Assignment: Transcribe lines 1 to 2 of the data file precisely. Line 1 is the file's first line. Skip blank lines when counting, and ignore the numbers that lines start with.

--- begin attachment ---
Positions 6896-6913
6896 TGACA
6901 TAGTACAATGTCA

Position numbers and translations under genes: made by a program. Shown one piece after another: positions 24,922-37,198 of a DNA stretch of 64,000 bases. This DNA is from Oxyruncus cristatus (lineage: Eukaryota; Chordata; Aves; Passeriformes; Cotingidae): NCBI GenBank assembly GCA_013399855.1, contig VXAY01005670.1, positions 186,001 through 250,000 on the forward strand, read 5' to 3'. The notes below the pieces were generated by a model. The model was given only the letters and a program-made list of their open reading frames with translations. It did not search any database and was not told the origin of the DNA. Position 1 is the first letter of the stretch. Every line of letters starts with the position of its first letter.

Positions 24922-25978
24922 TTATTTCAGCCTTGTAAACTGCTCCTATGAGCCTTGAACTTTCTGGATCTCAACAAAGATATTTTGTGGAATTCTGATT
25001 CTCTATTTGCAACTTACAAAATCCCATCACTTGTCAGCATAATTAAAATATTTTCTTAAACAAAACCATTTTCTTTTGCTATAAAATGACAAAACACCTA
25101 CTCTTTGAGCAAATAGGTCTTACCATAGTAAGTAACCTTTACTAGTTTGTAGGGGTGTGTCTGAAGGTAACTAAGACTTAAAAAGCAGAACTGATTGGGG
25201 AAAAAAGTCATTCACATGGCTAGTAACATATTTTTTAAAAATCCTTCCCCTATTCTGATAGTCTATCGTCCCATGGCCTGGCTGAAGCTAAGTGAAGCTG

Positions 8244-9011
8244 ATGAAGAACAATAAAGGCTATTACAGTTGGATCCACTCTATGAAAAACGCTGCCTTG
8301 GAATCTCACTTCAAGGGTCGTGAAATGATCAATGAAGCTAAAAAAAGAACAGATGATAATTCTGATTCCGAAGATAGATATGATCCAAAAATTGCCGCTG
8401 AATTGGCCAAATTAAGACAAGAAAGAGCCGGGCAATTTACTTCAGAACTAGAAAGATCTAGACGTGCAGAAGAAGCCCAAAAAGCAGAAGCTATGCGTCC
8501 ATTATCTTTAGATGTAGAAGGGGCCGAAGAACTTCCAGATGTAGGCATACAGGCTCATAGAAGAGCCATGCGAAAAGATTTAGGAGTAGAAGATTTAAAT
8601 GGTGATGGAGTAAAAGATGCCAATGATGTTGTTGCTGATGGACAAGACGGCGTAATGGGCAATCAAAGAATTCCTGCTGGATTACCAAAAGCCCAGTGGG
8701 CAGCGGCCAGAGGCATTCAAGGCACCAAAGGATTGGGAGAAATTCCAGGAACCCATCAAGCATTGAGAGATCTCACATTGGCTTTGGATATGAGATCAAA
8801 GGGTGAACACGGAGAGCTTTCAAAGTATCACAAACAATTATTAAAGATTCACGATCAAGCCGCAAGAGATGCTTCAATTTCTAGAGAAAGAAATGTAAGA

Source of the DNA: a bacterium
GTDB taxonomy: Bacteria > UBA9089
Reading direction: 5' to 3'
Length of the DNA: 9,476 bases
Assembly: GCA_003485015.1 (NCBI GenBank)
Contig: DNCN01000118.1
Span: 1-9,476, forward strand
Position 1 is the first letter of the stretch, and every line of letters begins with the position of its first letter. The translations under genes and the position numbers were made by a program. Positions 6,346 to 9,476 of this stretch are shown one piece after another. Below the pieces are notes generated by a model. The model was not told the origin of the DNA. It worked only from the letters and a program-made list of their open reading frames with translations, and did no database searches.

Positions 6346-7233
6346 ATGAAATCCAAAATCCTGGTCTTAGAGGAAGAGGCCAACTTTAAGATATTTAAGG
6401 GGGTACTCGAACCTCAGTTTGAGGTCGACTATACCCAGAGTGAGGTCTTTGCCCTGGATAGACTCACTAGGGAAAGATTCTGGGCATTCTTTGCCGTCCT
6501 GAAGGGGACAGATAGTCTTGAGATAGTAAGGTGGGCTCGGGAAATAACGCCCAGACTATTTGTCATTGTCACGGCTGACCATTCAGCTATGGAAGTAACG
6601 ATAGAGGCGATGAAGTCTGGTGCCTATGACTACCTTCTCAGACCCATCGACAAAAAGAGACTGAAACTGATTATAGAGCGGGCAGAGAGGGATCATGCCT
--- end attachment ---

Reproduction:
Positions 6896-6913
6896 TGACA